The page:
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Meigs' syndrome

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Meigs' syndrome

Specialty Gynecologic oncology

Not to be confused with Meige syndrome or Meige disease


In medicine, Meigs' syndrome, also Meigs syndrome or Demons-Meigs syndrome, is the
triad of ascites, pleural effusion, and benign ovarian tumor (ovarian fibroma,
fibrothecoma, Brenner tumour, and occasionally granulosa cell tumour).[1][2][3] Meigs' syndrome
resolves after the resection of the tumor. Because the transdiaphragmatic lymphatic channels
are larger in diameter on the right, the pleural effusion is classically on the right side. The causes
of the ascites and pleural effusion are poorly understood. [1] Atypical Meigs' syndrome,
characterized by a benign pelvic mass with right-sided pleural effusion but without ascites, can
also occur. As in typical Meigs syndrome, pleural effusion resolves after removal of the pelvic
mass.[1]

Contents

 1Diagnosis
o 1.1Differential diagnosis

 2Treatment

 3Eponym

 4References

 5External links

Diagnosis[edit]
Differential diagnosis[edit]
Meigs syndrome may mimic other conditions, [4] since it is tumor arising from ovaries, pathology
of any organs present in the abdomen may show a similar set of symptoms. These include
various gynecological disorders of the uterus such as endometrial tumor, sarcoma, leiomyoma
(pseudo-Meigs syndrome); fallopian tube disorders such as hydrosalpinx, granulomatous
salpingitis, fallopian tube malignancy; ovarian disorders such as serous, mucinous,
endometrioid, or clear cell carcinoma, Brenner tumor, granulosa cell tumor, stromal tumor,
dysgerminoma, fibroma, or metastatic tumor to the ovary.
Meigs syndrome is characterized by the presence of a benign solid ovarian tumor associated
with ascites and right hydrothorax that disappear after tumor removal. Non-gynecological
manifestations include: ascites, portal vein obstruction, inferior vena cava obstruction,
hypoproteinaemia, thoracic duct obstruction, tuberculosis, amyloidosis, pancreatitis, ovarian
hyperstimulation, exudate[5] pleural effusion, congestive heart failure, metastatic tumors to the
peritoneal surfaces, collagen-vascular disease, and cirrhosis of the liver.
These entities must be clinically excluded. [citation needed] Clinical condition characterized by ovarian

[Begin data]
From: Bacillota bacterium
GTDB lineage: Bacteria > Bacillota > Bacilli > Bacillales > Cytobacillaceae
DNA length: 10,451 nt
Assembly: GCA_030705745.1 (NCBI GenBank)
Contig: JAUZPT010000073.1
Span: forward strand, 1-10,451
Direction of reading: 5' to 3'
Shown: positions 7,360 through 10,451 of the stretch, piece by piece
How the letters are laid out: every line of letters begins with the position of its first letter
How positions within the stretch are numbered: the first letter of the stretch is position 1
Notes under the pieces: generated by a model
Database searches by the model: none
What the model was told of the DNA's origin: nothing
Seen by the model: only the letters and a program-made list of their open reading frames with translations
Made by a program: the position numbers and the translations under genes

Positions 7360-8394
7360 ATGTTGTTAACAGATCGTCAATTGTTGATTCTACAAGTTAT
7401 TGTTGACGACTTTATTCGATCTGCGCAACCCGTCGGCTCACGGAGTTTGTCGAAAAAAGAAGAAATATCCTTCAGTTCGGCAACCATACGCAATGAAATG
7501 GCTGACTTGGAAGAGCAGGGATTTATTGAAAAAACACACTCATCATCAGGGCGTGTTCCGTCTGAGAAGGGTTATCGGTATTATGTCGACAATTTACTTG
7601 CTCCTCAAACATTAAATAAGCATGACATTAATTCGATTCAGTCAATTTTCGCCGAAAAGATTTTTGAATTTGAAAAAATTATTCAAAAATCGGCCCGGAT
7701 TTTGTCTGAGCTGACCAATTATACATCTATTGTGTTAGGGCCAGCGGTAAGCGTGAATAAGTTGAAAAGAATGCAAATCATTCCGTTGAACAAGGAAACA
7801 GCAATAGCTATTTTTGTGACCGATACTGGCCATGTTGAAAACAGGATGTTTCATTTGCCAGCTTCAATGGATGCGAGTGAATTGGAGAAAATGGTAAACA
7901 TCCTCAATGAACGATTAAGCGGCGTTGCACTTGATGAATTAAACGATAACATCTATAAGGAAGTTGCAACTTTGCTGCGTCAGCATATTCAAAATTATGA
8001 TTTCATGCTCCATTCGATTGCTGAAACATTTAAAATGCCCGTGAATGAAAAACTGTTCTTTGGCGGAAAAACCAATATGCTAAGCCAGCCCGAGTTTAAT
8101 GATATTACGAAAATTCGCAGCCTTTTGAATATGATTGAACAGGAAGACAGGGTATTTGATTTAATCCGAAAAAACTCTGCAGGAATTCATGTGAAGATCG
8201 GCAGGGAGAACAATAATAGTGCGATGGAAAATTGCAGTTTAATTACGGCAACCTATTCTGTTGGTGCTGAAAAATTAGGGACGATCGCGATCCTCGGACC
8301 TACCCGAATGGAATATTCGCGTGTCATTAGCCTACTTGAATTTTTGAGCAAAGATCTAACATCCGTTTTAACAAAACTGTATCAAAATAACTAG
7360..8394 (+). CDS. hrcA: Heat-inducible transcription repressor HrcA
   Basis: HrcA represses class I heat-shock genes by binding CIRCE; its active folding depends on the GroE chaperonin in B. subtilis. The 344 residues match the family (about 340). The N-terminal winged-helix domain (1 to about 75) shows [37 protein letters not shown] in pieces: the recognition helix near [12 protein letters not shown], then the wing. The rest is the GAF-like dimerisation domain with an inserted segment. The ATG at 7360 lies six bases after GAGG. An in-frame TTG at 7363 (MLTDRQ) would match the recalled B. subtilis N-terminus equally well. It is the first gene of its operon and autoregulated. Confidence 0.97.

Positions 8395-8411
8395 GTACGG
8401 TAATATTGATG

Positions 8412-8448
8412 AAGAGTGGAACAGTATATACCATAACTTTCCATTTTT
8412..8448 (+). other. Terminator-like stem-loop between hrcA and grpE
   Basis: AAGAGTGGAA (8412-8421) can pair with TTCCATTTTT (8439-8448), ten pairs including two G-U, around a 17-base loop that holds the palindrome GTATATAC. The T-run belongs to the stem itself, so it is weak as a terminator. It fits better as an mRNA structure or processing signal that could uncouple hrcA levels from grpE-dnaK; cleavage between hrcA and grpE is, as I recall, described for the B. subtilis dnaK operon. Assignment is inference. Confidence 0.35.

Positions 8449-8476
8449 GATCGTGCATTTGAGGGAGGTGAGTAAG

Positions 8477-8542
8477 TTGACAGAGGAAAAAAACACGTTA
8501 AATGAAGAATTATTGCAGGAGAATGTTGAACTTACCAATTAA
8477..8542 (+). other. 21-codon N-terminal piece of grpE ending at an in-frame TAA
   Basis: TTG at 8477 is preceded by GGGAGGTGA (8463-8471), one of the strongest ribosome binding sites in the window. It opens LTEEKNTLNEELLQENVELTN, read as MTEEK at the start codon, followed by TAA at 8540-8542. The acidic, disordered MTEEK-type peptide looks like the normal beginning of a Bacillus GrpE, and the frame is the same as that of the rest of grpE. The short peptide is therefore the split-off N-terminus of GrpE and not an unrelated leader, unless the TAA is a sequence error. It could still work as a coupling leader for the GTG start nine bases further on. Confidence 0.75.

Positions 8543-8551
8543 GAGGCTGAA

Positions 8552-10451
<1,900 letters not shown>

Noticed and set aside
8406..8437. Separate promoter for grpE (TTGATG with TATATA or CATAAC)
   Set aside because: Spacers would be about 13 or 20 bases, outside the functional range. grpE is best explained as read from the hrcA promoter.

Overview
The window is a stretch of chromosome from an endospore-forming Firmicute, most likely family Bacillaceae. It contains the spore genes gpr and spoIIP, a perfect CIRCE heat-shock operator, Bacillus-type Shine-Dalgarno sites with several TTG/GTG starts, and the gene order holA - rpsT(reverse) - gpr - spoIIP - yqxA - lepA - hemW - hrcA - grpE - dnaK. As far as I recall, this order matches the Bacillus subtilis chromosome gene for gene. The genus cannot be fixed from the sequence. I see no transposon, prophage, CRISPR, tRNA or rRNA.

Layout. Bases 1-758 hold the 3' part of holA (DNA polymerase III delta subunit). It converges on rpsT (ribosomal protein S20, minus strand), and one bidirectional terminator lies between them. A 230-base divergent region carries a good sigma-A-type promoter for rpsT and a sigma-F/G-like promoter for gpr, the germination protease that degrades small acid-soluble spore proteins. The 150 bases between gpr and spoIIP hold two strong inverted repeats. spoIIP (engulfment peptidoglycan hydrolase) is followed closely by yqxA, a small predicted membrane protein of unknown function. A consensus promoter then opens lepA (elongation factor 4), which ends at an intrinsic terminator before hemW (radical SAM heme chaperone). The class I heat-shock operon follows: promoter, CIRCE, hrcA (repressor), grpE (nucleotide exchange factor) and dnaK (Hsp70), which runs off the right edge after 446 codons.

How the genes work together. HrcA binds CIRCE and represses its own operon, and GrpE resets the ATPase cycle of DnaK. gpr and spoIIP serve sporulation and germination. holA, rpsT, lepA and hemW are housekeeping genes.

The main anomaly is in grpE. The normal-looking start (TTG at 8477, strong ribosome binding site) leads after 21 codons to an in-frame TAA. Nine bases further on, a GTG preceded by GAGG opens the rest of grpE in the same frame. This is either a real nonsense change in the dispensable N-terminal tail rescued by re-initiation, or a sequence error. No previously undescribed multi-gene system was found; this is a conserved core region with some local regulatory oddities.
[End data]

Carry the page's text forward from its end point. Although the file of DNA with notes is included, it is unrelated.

mass, ascites, and right-sided pleural effusion.Ovarian malignancy and the other causes (see
“Differential Diagnosis”) of pelvic mass, ascites, and pleural effusion to be considered, History of
early satiety, weight loss with increased abdominal girth, bloating, intermittent abdominal pain,
dyspnea, nonproductive cough may help in differentiating potential local factor causing such
symptoms.

Treatment[edit]
Treatment of Meigs' syndrome consists of thoracentesis and paracentesis to drain off the excess
fluid (exudate), and unilateral salpingo-oophorectomy or wedge resection to correct the
underlying cause.

Eponym[edit]
Meigs' Syndrome is named for Joe Vincent Meigs.[6][7][8]

References[edit]
1. ^ Jump up to:a b c Meigs syndrome at eMedicine
2. ^ Morán-Mendoza A, Alvarado-Luna G, Calderillo-Ruiz G, Serrano-Olvera A, López-Graniel
CM, Gallardo-Rincón D (2006). "Elevated CA125 level associated with Meigs' syndrome: case
report and review of the literature". International Journal of Gynecological Cancer. 16 Suppl 1
(Suppl 1): 315–8. doi:10.1111/j.1525-1438.2006.00228.x. PMID 16515612.
3. ^ Padubidri D (2010). Shaw's Textbook Of Gynaecology, 15e. Elsevier India.
p. 385. ISBN 9788131225486.
4. ^ Lanitis S, Sivakumar S, Behranwala K, Zacharakis E, Al Mufti R, Hadjiminas DJ (January
2009). "A case of Meigs syndrome mimicking metastatic breast carcinoma". World Journal of
Surgical Oncology. 7: 10. doi:10.1186/1477-7819-7-10. PMC 2633000. PMID 19161612.
5. ^ Krenke R, Maskey-Warzechowska M, Korczynski P, Zielinska-Krawczyk M, Klimiuk J,
Chazan R, Light RW (December 2015). "Pleural Effusion in Meigs' Syndrome-Transudate or
Exudate?: Systematic Review of the Literature". Medicine. 94 (49):
e2114. doi:10.1097/MD.0000000000002114. PMC 5008483. PMID 26656338.
6. ^ Meigs' syndrome at Who Named It?
7. ^ Lurie S (October 2000). "Meigs' syndrome: the history of the eponym". European Journal of
Obstetrics, Gynecology, and Reproductive Biology. 92 (2): 199–204. doi:10.1016/S0301-
2115(99)00289-4. PMID 10996681.
8. ^ Meigs JV (May 1954). "Fibroma of the ovary with ascites and hydrothorax; Meigs'
syndrome". American Journal of Obstetrics and Gynecology. 67 (5): 962–85. doi:10.1016/0002-
9378(54)90258-6. PMID 13148256.